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James Forten, from Letter I: Letters from a Man of Color, on a Late Bill before the Senate of Pennsylvania, 1813

How did the principles of the Declaration of Independence contribute to the quest to end slavery from colonial times to the outbreak of the Civil War?

  • I can interpret primary sources related to Founding principles of liberty, equality, and justice from the colonial era to the outbreak of the Civil War.
  • I can explain how laws and policy, courts, and individuals and groups contributed to or pushed back against the quest to end slavery. 
  • I can create an argument using evidence from primary sources. 
  • I can analyze issues in history to help find solutions to present-day challenges.

Building Context 

James Forten was born into a family of free African Americans in Philadelphia. During the American Revolution, he served the colonists’ cause aboard a privateer ship. After the war, he went into business and acquired extensive real-estate holdings in Philadelphia. A noted abolitionist, Forten wrote the following essay in response to a proposed bill that would limit the rights of African Americans in Pennsylvania. The bill did not pass.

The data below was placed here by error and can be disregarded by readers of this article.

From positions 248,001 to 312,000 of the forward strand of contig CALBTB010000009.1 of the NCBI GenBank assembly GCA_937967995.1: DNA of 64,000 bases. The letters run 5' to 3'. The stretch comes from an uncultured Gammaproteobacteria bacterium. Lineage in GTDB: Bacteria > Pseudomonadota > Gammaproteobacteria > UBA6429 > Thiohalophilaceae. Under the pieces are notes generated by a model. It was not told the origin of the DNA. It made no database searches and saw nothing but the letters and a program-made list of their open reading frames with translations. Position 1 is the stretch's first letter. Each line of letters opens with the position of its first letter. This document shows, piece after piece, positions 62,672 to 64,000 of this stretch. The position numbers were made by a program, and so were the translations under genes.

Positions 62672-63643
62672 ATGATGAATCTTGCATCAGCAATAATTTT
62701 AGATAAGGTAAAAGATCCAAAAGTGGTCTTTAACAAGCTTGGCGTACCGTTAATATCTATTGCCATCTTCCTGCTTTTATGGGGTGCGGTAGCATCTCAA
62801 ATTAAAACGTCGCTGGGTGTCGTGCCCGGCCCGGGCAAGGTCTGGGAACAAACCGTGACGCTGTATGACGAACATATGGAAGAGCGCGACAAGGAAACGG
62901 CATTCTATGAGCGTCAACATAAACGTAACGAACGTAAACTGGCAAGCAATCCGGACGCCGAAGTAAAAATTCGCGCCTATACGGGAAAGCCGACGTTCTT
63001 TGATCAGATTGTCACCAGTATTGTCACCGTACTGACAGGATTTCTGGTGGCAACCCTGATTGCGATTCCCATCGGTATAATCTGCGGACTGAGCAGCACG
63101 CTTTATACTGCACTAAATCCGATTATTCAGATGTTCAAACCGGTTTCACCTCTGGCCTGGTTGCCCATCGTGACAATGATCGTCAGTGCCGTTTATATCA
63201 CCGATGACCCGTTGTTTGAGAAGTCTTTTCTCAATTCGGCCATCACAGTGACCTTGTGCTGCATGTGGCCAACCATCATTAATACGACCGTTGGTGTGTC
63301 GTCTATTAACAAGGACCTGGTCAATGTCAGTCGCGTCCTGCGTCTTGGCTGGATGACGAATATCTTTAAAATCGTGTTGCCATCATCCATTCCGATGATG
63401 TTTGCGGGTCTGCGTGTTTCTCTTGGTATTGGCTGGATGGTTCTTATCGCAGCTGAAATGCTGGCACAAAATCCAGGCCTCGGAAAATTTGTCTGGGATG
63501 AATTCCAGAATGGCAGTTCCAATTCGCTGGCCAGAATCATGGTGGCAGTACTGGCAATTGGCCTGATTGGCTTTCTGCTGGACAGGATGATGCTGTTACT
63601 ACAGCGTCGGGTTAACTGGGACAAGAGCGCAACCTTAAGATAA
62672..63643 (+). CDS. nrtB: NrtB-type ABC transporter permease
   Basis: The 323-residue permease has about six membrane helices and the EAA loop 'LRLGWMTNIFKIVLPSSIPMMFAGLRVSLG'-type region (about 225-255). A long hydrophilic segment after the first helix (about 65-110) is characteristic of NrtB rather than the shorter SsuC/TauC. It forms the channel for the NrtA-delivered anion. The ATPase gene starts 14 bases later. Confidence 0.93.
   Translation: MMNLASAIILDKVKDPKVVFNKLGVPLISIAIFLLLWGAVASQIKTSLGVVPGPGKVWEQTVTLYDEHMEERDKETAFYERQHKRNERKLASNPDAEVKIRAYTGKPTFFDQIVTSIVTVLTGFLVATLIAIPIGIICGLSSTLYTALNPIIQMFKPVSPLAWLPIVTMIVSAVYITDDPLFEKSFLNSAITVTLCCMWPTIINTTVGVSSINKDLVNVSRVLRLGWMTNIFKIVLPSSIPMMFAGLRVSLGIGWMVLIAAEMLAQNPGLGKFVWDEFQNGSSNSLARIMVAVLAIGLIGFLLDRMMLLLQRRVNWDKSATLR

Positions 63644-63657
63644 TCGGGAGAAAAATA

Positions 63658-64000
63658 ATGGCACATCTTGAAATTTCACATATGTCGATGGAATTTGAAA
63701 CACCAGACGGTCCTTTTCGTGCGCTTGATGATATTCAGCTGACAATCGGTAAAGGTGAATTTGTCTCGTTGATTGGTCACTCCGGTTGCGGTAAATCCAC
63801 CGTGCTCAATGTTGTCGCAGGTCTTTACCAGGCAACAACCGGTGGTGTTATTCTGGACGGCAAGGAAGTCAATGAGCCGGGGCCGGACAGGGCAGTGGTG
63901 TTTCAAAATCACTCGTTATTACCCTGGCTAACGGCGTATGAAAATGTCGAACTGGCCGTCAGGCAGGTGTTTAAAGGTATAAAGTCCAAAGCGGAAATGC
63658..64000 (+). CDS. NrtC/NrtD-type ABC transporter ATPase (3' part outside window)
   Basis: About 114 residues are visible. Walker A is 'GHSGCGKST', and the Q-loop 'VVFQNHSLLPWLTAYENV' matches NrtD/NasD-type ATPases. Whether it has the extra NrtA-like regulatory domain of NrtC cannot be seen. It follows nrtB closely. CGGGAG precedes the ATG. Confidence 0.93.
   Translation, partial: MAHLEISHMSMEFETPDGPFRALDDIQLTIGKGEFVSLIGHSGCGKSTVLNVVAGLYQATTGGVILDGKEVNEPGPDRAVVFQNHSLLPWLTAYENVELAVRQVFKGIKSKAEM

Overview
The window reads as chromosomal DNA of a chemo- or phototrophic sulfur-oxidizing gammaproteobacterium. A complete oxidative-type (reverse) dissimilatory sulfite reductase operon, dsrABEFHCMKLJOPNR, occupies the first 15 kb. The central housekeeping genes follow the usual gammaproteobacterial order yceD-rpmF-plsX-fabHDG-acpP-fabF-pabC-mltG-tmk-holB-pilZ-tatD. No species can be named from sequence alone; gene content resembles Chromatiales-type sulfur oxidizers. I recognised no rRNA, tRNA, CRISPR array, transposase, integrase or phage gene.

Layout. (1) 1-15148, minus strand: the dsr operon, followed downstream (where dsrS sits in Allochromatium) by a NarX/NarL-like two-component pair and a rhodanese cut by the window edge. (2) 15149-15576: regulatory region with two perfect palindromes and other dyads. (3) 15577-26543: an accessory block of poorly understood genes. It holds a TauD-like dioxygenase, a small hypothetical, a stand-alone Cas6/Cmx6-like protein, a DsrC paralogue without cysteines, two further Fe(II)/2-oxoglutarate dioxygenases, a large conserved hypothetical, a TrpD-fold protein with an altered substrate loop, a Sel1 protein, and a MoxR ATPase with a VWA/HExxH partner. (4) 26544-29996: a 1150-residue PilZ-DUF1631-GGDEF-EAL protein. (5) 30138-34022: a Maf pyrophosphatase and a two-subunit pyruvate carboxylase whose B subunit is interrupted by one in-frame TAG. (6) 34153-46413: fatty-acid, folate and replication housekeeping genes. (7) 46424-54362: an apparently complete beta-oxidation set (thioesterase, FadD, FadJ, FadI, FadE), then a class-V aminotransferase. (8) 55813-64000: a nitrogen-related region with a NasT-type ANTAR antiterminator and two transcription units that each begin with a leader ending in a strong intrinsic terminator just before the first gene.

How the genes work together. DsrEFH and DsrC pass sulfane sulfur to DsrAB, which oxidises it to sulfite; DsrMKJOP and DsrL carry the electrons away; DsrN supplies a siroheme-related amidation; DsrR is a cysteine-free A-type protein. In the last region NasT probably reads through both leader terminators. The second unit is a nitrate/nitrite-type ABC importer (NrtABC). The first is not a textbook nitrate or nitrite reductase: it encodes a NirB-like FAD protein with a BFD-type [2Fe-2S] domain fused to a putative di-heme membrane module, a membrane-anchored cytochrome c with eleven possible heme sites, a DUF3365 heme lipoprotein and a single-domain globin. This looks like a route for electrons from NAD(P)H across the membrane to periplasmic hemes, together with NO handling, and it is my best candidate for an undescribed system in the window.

Letters from a Man of Color, on a Late Bill before the Senate of Pennsylvania, 1813


We hold this truth to be self-evident, that God created all men equal, and is one of the most prominent features in the Declaration of Independence, and in that glorious fabric of collected wisdom, our noble Constitution. This idea embraces the Indian and the European, the Savage and the Saint, the Peruvian and the Laplander, the white Man and the African, and whatever measures are adopted subversive of this inestimable privilege, are in direct violation of the letter and spirit or our Constitution. . . .


Many of our ancestors were brought here more than one hundred years ago, and many of our fathers, many of ourselves, have fought and bled for the Independence of our country . . . Let not the spirit of the father behold the son robbed of that Liberty which he died to establish. . . .



Comprehension and Analysis Questions

  1. How did Forten connect his argument against the proposed law to Founding principles?
  2. How does this document demonstrate the way in which individuals and legislation can effect change?